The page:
Affiliated Realty & Mortgage Co. v. Jursich, 17 Ill. App. 3d 146 (1974)

Jan. 16, 1974 · Illinois Appellate Court · No. 56977
17 Ill. App. 3d 146

Affiliated Realty and Mortgage Co., Plaintiff-Appellee, v. John Jursich, Defendant-Appellant.

(No. 56977;

First District (2nd Division)

January 16, 1974.

*147Dominick Varraveto, Jr., and Robert P. Brandenburg, both of Chicago, for appeUant.

Kirshbaum and Kroll, of Chicago (Charles C. Kirshbaum and Barry L. Kroll, of counsel), for appeUee.


delivered the opinion of the court:

This is an appeal from a judgment on the pleadings entered on motion of the plaintiff. The issue presented is whether the pleadings raised issues of fact concerning matters which in law were a defense to the cause of action. Resolution of this issue requires examination of the pleadings filed by tire plaintiff Affiliated Realty and Mortgage Co., a corporation and that filed by the defendant John Jursich.


Plaintiff’s complaint alleged it was engaged in the business of dealing in real estate; that on or about November 26, 1966, by a written contract of employment, it hired defendant John Jursich as its president and general manager; that the contract contained a provision whereby defen*148dant agreed to give plaintiff an option to purchase any interest in land he acquired during his employment, unless, prior to acquiring such interest, he gave and plaintiff in writing rejected, the option; that in May 1969, while employed by plaintiff, defendant, having learned that an eight-acre tract of land was available, gave plaintiff the option to acquire the tract; but while it was considering the option, plaintiff and defendant, on the 16th day of May 1969, entered into a memorandum agreement to the effect that defendant could acquire the eight-acre tract for himself but that plaintiff was to “* 8 8 receive 25% of the entire commission for the sale of said land (which commission shall be computed at legal real estate rate for $355,000) 8 8 8”; that as a result of the agreement, plaintiff released defendant from his obligations under the employment contract, thus enabling him to obtain title to the eight-acre tract of land; that plaintiff has made repeated requests of defendant that he comply with the memorandum agreement “8 8 8 and pay to plaintiff, or cause to be paid to plaintiff, the sum to be required to be paid to it 8 8 8”; that “8 8 8 [djefendant has refused and continues to refuse to pay such sum to plaintiff or any sums to plaintiff with respect to the [memorandum agreement of May 1969] although he is legally obligated to do so.” Plaintiff prayed judgment against defendant in the sum of $4,662.50, together with interest and costs.

Defendant’s answer admitted all the allegations of plaintiff’s complaint, denied there was any money due from him to plaintiff; and in additional paragraphs, alleged three affirmative defenses. First, that “* 8 8 William Bresler, acting for and on behalf of the plaintiff, and as its authorized agent orally released defendant from any obligation or liability to plaintiff as to the property in question, in consideration of defendant transferring to him all of defendant’s right, title and interest in and to a certain parcel of real estate and option thereto, in Northbrook, Illinois 8 8 8.” Second, that when plaintiff was offered the eight-acre tract of land, it did not exercise the option within the terms of the employment contract. Third, that the memorandum agreement of May 1969 was not supported by consideration and was therefore void.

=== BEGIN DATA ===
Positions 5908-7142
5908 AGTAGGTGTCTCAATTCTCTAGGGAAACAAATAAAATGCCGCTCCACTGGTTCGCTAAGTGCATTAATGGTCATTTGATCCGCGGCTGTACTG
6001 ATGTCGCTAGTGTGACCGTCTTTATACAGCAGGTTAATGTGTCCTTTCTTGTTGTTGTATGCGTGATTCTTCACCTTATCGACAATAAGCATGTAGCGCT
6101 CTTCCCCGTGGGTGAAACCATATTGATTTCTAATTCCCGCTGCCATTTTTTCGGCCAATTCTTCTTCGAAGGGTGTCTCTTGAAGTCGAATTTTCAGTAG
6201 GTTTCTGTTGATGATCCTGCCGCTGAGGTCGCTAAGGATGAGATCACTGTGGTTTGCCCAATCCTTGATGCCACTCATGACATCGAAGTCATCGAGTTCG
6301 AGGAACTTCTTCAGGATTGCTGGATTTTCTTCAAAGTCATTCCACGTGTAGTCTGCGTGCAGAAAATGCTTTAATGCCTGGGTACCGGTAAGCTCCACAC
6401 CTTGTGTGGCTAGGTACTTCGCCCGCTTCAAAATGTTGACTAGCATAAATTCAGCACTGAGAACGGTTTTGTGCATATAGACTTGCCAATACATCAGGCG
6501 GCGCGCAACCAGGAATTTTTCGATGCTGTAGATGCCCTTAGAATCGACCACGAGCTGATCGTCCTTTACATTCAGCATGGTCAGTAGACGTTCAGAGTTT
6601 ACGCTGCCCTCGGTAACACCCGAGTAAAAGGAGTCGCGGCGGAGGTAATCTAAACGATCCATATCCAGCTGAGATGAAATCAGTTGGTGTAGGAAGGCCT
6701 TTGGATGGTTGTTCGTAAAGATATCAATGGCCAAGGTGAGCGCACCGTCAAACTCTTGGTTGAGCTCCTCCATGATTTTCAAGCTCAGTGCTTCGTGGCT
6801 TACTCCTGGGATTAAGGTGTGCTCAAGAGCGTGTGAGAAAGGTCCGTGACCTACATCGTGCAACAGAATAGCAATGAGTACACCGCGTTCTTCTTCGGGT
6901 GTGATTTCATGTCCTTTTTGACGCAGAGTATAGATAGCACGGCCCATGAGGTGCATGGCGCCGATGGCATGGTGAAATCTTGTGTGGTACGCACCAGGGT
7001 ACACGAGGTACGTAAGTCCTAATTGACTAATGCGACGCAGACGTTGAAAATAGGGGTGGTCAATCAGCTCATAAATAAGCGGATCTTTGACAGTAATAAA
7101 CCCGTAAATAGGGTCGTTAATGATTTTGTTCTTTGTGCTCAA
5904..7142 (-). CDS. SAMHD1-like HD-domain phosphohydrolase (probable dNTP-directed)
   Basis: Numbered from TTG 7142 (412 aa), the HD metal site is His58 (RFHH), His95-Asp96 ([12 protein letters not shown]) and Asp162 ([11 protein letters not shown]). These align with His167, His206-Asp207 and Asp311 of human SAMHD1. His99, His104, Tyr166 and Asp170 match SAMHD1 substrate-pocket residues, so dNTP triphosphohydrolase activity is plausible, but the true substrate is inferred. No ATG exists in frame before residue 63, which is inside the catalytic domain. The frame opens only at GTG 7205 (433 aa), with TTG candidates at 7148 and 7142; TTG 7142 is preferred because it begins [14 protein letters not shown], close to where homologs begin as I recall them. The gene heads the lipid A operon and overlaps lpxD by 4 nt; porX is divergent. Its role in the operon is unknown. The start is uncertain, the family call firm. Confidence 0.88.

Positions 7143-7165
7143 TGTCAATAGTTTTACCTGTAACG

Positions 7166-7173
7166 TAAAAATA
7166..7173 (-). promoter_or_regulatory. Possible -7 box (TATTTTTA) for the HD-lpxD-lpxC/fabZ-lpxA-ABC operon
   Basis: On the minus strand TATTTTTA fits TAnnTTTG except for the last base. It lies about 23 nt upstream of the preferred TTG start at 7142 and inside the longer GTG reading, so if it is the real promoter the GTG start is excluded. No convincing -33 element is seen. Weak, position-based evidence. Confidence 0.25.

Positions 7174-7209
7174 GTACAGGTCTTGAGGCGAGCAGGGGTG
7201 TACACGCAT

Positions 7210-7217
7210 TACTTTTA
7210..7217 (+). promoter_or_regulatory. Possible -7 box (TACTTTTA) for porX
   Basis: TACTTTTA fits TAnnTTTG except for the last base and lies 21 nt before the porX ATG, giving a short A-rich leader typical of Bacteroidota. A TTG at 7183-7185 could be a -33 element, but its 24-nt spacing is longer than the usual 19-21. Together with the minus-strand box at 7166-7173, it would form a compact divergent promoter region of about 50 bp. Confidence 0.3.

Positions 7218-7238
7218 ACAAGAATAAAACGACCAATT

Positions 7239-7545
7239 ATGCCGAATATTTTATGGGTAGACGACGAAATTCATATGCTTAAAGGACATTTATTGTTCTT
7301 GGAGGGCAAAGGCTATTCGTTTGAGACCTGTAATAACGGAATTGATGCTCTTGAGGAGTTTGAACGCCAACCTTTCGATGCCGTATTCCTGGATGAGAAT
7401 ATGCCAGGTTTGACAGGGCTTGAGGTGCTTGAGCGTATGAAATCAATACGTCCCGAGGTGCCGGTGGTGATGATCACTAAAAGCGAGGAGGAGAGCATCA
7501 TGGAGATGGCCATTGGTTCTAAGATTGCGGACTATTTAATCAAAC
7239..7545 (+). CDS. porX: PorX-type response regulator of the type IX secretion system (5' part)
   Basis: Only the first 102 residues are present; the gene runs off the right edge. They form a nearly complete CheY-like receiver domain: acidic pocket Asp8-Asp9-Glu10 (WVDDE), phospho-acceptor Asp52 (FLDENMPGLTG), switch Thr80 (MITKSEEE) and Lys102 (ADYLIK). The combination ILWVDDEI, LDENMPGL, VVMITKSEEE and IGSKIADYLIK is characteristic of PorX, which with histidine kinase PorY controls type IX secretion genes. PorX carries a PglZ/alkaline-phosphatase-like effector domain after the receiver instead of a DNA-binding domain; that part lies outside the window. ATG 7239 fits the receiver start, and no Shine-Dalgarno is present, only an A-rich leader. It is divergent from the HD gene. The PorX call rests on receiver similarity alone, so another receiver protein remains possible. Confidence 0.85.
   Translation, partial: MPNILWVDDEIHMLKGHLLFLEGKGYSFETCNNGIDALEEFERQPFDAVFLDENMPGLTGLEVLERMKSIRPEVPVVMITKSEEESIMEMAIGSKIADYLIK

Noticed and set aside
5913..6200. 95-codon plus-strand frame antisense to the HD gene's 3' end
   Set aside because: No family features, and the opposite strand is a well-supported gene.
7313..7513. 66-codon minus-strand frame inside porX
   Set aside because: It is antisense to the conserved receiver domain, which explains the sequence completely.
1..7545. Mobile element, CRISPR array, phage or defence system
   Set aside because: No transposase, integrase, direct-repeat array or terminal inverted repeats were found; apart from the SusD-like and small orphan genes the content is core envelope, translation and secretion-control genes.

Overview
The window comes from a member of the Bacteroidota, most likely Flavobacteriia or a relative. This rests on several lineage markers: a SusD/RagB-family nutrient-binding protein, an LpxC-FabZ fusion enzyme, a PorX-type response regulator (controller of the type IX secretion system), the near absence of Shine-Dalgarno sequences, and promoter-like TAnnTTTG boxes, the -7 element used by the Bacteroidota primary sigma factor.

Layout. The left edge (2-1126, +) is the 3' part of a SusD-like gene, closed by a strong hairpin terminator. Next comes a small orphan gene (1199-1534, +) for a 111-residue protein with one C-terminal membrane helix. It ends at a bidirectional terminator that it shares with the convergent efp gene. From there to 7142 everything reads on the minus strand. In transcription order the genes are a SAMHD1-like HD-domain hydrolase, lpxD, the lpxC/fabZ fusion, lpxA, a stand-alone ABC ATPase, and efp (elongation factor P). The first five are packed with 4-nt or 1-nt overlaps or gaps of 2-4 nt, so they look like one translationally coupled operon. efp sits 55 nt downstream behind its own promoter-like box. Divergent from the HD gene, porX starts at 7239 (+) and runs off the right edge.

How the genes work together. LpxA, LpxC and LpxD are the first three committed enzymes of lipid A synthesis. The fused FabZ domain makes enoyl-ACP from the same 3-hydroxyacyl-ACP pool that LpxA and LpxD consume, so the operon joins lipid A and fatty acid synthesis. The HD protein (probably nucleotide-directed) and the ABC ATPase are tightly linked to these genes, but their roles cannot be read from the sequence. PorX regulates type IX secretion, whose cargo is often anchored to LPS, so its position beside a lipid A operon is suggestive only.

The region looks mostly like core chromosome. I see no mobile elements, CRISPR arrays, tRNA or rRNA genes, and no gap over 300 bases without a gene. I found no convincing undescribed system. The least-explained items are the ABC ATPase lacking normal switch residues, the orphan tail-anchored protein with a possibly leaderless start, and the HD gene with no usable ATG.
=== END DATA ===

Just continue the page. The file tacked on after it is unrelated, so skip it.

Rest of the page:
Plaintiff’s reply denied the affirmative allegations in defendant’s answer concerning William Bresler; denied that plaintiff’s failure to exercise the option within the terms of the employment contract had the effect claimed by defendant, and denied defendant’s legal conclusion that the memorandum agreement of May 1969 was void for lack of consideration. Then, plaintiff filed a motion for judgment on the pleadings. The trial court granted the motion after it considered the complaint, answer, reply and defendant’s responses to plaintiffs request for admis*149sions of facts. Defendant contends that this ruling was error because his answer raised factual issues which precluded the entry of judgment on the pleadings. Plaintiff meets this contention with the argument that the pleadings, particularly defendant’s answer, construed in the light of his judicial admissions, did not raise any factual issue for the trial court to decide. Therefore, plaintiff insists, grant of its motion for judgment on the pleadings was proper.


A motion for judgment on the pleadings presents to a trial court the question whether there is an issue of fact to be tried. (Transport Insurance Co. v. Old Republic Insurance Co., 6 Ill.App.3d 844, 846, 286 N.E.2d 755.) The motion requires that the pleadings be examined in order to determine if there is an issue of fact or if the controversy can be resolved solely as a matter of law. (Tompkins v. France, 21 Ill.App.2d 227, 231, 157 N.E.2d 799.) In ruling on a motion for judgment on the pleadings, a court may consider only those allegations of the motion which are admitted by the other party (Rhodes v. Rhodes, 82 Ill.App.2d 435, 225 N.E.2d 802; A. A. Erickson Bros., Inc. v. Jenkins, 41 Ill.App.2d 180, 190 N.E.2d 383.) And if there be admissions elicited pursuant to Supreme Court rules, they also may be considered. (Walker v. Witt, 4 Ill.2d 16, 122 N.E.2d 175.) If examination of the pleadings discloses one or more issues of fact, evidence must be taken to resolve the issue or issues; and under such circumstances, a judgment on the pleadings may not be entered. Thillens, Inc. v. Hodge, 2 Ill.2d 45, 116 N.E.2d 886; Minor v. Universal C.I.T. Credit Corp., 27 Ill.App.2d 330, 170 N.E.2d 5.